Transphobia Leads to Suicide -- End of Story

Since January of this year, a transgender person was murdered somewhere around the globe every 29 hours. Additionally, trans people are statistically at a much greater risk to commit suicide; the rate of suicide in the general population is under 10 percent, yet within the trans community it is over 40 percent. Dr. Alex Abramovich, a post-doctoral fellow at the Centre for Addiction and Mental Health, says, "Transphobia leads to suicide. End of story."

Global's 16x9, an investigative newsmagazine television program, aired a poignant piece that is a must watch for everyone--regardless of your thoughts on trans rights. It's available to stream on YouTube:

This video highlights some of the many examples in which trans people are demonized, oppressed, and attacked on a daily basis. These attacks are not always quite so overt. In the last few weeks, a deplorable petition on change.org circulated its way through the web, "Drop the T" was an effort to exclude trans people from the queer community. Those who created the petition say, "We are a group of gay/bisexual men and women who have come to the conclusion that the transgender community needs to be disassociated from the larger LGB community." They promote this with false rhetoric and inflammatory insinuations in their posts.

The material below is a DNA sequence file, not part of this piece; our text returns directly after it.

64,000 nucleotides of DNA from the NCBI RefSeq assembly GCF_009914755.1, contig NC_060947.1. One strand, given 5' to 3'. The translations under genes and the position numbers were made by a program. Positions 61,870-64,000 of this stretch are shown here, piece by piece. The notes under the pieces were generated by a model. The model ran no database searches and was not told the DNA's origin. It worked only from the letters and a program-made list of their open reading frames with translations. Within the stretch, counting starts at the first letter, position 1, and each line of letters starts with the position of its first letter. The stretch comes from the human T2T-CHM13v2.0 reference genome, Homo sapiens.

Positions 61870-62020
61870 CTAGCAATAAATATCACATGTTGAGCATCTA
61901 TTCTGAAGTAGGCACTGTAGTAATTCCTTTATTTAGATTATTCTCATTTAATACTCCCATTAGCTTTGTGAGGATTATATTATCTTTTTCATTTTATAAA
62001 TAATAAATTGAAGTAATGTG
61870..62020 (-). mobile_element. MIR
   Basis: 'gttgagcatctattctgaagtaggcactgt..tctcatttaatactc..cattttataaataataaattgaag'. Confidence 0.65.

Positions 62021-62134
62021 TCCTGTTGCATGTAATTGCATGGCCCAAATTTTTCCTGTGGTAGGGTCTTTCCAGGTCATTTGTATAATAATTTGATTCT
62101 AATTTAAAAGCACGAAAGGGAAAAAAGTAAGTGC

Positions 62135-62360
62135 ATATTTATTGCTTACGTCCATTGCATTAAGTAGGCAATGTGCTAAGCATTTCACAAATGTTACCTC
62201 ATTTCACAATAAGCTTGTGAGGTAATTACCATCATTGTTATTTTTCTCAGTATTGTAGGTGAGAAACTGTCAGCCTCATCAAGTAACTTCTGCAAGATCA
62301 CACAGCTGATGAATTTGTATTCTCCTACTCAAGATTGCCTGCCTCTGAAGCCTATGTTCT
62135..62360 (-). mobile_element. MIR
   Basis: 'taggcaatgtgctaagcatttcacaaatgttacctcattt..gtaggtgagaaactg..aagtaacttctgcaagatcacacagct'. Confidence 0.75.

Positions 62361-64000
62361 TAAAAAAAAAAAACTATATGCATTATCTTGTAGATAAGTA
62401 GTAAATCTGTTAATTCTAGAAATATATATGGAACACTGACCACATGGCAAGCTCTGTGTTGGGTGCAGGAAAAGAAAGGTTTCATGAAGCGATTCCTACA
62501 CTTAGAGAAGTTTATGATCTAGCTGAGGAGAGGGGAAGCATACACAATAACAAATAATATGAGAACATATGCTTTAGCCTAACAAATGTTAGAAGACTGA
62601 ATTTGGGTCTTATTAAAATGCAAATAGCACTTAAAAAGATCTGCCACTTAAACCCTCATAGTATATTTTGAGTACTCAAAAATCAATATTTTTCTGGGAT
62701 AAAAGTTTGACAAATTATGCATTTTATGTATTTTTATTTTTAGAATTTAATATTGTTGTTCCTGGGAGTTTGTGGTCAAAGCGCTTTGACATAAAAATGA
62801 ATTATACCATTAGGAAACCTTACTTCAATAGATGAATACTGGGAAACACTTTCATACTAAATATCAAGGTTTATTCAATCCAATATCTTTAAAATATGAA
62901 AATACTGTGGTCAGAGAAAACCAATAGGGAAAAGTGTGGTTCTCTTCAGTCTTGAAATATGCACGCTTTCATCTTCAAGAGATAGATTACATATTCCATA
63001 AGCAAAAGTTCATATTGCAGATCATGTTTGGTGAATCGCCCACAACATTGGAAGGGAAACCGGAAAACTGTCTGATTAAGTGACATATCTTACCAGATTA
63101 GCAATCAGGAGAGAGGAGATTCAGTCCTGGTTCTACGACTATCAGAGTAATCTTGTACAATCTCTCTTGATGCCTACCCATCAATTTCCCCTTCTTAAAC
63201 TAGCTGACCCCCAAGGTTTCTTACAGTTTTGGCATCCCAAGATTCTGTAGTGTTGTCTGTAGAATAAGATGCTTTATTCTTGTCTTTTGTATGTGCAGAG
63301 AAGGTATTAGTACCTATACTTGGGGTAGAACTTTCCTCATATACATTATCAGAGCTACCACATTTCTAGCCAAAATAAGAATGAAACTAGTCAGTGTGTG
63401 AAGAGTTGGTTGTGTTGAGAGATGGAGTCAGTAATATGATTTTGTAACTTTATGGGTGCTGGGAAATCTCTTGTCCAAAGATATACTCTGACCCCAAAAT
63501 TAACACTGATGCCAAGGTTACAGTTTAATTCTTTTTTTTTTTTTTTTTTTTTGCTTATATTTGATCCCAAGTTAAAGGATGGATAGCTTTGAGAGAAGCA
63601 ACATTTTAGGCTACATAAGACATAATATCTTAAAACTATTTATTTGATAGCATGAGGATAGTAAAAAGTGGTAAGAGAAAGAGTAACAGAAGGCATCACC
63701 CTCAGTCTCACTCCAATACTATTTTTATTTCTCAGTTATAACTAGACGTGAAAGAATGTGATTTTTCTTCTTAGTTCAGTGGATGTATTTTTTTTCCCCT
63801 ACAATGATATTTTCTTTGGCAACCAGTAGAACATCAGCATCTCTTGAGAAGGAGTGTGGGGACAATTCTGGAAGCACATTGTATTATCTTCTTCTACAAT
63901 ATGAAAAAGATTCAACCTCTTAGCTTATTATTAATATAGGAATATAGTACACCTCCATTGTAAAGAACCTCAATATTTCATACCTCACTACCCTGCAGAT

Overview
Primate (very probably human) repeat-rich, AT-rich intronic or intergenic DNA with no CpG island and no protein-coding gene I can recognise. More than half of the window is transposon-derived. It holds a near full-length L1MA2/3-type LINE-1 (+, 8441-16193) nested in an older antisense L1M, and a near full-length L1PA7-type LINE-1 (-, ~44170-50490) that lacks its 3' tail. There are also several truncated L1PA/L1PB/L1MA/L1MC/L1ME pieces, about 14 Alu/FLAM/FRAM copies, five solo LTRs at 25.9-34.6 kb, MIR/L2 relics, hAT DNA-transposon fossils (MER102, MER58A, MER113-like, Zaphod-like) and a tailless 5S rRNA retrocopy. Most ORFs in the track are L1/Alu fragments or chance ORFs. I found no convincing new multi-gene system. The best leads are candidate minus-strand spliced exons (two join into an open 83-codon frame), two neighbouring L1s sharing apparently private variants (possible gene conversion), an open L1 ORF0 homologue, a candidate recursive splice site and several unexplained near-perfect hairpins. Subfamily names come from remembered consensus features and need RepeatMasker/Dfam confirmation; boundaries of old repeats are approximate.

This way through this crisis is common sense, love, and understanding. "If you go through life and people are continually using the wrong name or the wrong pronoun to refer to you, you start to question your mind. You start to question your own mental health. You start to eventually believe that you aren't real and maybe you shouldn't exist." Dr. Abramovich continues, "When people can't figure you out, they get angry. They're afraid. They get aggressive."

Christine Newman, a transgender activist and advocate, gives us some advice to help support trans people, "Call us by our name and pronouns. Respect that we are human, too. Please don't out us to strangers. Stop killing us and stand with us to fight for our right to exist." Christine, who appeared in the 16x9 program, received supportive feedback from many friends who didn't know much of what she's been through to which she responded, "I would not change one thing about my life, it has caused me to be the woman who stands in front of you now." In Christine's words, we all need to "realize the courage it takes for us to live our own truth every day."

Compassion needs to be the illuminating force that ends the violence and harassment. No one has the right to accost someone else -- for any reason, and certainly not for being true to themselves. There is much we can do to support our trans friends, for instance:

  • Support the adaptation of 'gender neutral' restrooms
  • Expose yourself to media discussing trans issues
  • Speak up when someone makes jokes about gender identity
  • Make an effort to use the pronouns or terminology each individual identifies with --for more on this, check out Queer Voices' "Pronouns are Important" by JayJay Conrad
  • Don't ask to see 'before' photographs (for more on why, check out Christine Newman's Queer Voices article "A Teachable Moment About Photographs"
  • Don't ask about someone's genitalia
  • Don't ask about someone's status of transition--or what plans are being considered
  • Don't give unasked-for makeup or fashion advice

It is a sad statement about society that someone can even make a list like this--let alone have it be relevant. The golden rule is as applicable today as during yesteryear: treat others, as you yourself would like to be treated.